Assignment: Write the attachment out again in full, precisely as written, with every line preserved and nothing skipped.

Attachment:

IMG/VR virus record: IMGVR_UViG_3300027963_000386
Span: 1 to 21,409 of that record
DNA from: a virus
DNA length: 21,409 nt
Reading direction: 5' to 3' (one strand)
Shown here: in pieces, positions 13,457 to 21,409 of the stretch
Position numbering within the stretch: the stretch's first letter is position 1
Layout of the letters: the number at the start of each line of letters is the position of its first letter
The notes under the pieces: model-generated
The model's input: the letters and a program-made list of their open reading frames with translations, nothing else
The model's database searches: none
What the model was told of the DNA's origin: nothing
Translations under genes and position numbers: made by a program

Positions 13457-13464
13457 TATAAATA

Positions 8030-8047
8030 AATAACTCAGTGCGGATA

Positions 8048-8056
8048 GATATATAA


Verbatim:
IMG/VR virus record: IMGVR_UViG_3300027963_000386
Span: 1 to 21,409 of that record
DNA from: a virus
DNA length: 21,409 nt
Reading direction: 5' to 3' (one strand)
Shown here: in pieces, positions 13,457 to 21,409 of the stretch
Position numbering within the stretch: the stretch's first letter is position 1
Layout of the letters: the number at the start of each line of letters is the position of its first letter
The notes under the pieces: model-generated
The model's input: the letters and a program-made list of their open reading frames with translations, nothing else
The model's database searches: none
What the model was told of the DNA's origin: nothing
Translations under genes and position numbers: made by a program

Positions 13457-13464
13457 TATAAATA

Positions 8030-8047
8030 AATAACTCAGTGCGGATA

Positions 8048-8056
8048 GATATATAA